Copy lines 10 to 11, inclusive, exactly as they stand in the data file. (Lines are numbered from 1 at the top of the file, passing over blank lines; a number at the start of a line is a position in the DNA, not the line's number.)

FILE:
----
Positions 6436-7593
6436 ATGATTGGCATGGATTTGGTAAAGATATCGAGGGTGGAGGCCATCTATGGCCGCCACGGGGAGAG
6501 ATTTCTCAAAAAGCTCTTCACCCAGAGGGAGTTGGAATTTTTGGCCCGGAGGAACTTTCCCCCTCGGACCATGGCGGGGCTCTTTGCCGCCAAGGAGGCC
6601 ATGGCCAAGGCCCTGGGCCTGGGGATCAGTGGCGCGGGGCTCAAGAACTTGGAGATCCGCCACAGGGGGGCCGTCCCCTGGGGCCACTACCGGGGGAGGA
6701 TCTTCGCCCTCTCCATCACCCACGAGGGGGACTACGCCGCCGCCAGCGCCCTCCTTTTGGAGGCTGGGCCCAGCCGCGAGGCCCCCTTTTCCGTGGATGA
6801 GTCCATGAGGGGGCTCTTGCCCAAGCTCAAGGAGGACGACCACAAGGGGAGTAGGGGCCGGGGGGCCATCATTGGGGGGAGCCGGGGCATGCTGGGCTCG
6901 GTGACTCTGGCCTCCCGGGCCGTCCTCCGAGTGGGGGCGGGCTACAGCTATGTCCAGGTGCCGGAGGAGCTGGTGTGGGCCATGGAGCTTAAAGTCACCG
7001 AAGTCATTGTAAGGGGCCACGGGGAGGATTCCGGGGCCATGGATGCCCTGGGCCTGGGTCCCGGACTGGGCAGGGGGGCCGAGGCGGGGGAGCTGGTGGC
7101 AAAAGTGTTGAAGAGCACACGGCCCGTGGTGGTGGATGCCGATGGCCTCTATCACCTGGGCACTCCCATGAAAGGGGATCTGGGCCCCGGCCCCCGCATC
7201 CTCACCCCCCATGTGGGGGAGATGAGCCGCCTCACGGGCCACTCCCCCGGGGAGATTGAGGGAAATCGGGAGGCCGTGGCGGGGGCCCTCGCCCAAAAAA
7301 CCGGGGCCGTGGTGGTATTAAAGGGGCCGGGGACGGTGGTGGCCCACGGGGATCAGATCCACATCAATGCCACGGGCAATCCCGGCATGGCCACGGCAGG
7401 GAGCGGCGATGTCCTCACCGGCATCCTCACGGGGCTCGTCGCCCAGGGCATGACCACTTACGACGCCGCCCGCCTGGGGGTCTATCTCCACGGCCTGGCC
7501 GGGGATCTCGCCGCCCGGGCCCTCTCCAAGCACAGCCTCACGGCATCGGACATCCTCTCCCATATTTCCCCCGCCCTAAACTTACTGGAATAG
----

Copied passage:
7201 CTCACCCCCCATGTGGGGGAGATGAGCCGCCTCACGGGCCACTCCCCCGGGGAGATTGAGGGAAATCGGGAGGCCGTGGCGGGGGCCCTCGCCCAAAAAA
7301 CCGGGGCCGTGGTGGTATTAAAGGGGCCGGGGACGGTGGTGGCCCACGGGGATCAGATCCACATCAATGCCACGGGCAATCCCGGCATGGCCACGGCAGG